Been using Version Control System on our company projects for a couple of years now. I’ve installed Subversion before on a dedicated Linux hosting(Known Host) and everything is straightforward since I have root access.

Recently my personal hosting account with bluehost got renewed and I’m not really utilizing the server that much I figured to try installing subversion on Bluehost to make my hosting more useful. As far as I have tried I can only connect via svn+ssh and not through http as I dont have access to apache to add on my shared hosting account unless I upgrade to a dedicated host which is not what I want. I documented the steps I took just in case someone will find them useful on setting up theirs.

On my initial setup I used a Windows machine(I’m using Windows 7 64bit)

1. First is you need to enable SSH access on your account. Login to your account and request to enable SSH if not yet enabled. (The SSH option is disabled by default you need to submit a ticket to have it activated) Got mine activated within an hour.

2. Once enabled you should be supplied with a hostname, login user and password

3. Download the following applications: Putty and PuttyGen from

and TortoiseSVN from

4. Using putty connect to your host by entering the hostname and default port 22, enter your username and password on the command prompt type window.

5. Next is to create src directory and download the latest subversion package.

mkdir src
cd src
tar -xvjpf subversion-1.6.9.tar.bz2
tar -xvjpf subversion-deps-1.6.9.tar.bz2
cd subversion-1.6.9
./configure --prefix=$HOME --without-berkeley-db --with-ssl LDFLAGS="-L/lib64"
make install

that should install subversion on your server
6. Create a svn directory and then the repository folder

mkdir svn
cd svn

svnadmin create --fs-type fsfs projects
chmod -R 755 projects

7. If you have an existing website under public_html you can import it now to your repo

svn import /home/USER/public_html/mywebsite file:///home/USER/svn/projects/mywebsite --message="Importing website"

8. Edit your .bashrc file in vi and add the following then exit and save.


9. Next test out if all is working

svn list svn+ssh://

10. Next is for setting up your subversion client to connect to the repo URL for Windows. Create a keypair on the server, this is going to be used for authentication.

ssh-keygen -b 1024 -t dsa -f mykey

mkdir ~/.ssh
chmod 700 ~/.ssh
cp ~/.ssh/authorized_keys

11. Download the key to your computer using your FTP client.
12. Convert the key in puttygen, open up puttygen then on Conversions menu load the key and click on Save Private Key and save it as mykey.ppk

13. Test the key
open putty and create a new session like this:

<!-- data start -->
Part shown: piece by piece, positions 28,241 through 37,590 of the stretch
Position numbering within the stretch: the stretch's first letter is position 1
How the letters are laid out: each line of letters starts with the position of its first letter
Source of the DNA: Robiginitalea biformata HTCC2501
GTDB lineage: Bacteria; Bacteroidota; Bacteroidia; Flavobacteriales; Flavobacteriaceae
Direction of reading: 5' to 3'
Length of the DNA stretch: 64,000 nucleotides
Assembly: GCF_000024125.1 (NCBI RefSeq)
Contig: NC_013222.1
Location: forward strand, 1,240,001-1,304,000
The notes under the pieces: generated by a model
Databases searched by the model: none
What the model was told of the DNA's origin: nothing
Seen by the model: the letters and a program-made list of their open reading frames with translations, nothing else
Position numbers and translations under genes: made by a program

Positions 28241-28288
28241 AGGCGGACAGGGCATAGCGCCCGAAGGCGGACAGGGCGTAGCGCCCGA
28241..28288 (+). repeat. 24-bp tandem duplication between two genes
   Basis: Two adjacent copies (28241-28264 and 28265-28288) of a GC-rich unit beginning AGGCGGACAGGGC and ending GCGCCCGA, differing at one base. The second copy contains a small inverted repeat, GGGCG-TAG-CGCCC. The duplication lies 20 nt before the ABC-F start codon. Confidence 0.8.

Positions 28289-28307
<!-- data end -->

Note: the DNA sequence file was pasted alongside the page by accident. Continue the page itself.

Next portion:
Session->Protocol: SSH
Session->Saved Sessions: yourdomain
SSH->Prefered SSH Protocol version: 2
SSH->Auth->Private Key file for auth: browse and select mykey.PKK
Go back to Session node and hit “save” button. You will see “yourdomain” in the list of available sessions.
Click “open” and you should see a telnet login prompt.
Use your username and if everything is ok, you don’t have to provide a password to your system.

14. On Windows 7 go to config file and edit with notepad.

Look for the section [tunnels] and add the following line

ssh = c:\\Program\ Files\\TortoiseSVN\\bin\\TortoisePlink.exe

15. Finally checkout go to the folder you want to store the files and, if you already installed TortoiseSVN you should have a right click option SVN Checkout. For the URL of the repository simply enter the svn+ssh URL you tested earlier.


That should get you up and running on your Windows machine.

Now for your Mac machine, first download the scplugin, this is the mac counterpart of TortoiseSVN. Currently the contextual menu and icon badging is not working right on Snow Leopard or on Lion.

1. First launch Terminal from the Utilities and create a key, leave passphrase as blank
ssh-keygen -t dsa
2. Next is SCP the key to your server using the username, domain name and password
scp ~/.ssh/

The key should be uploaded successfully to your server

3. Next login to your server
mkdir .ssh # if it's not already there
cat >>.ssh/authorized_keys
rm # cleanup

4. That should be it you should not be prompted to enter your password when you login to your server either from SSH or SCP and even on the scplugin.

5. Open up Finder and browse to the folder you want to Checkout for your files. On the Finder Toolbar if you installed it right you should see the scplugin toolbar, click on that and choose Checkout, then enter your svn+ssh URL.


That should be it, you should be up and running.


One response to “Install Subversion on Bluehost, configuring subversion client on Windows and Mac OS X”

  1. Downloading subversion can be easy or difficult depending on the method you use. If you go the simple route, and use a subversion download you can benefit from the ease of the process. However, certain circumstances seem to permit different tasks- such as downloading subversion to bluehost. Best of luck to you in this endeavor.

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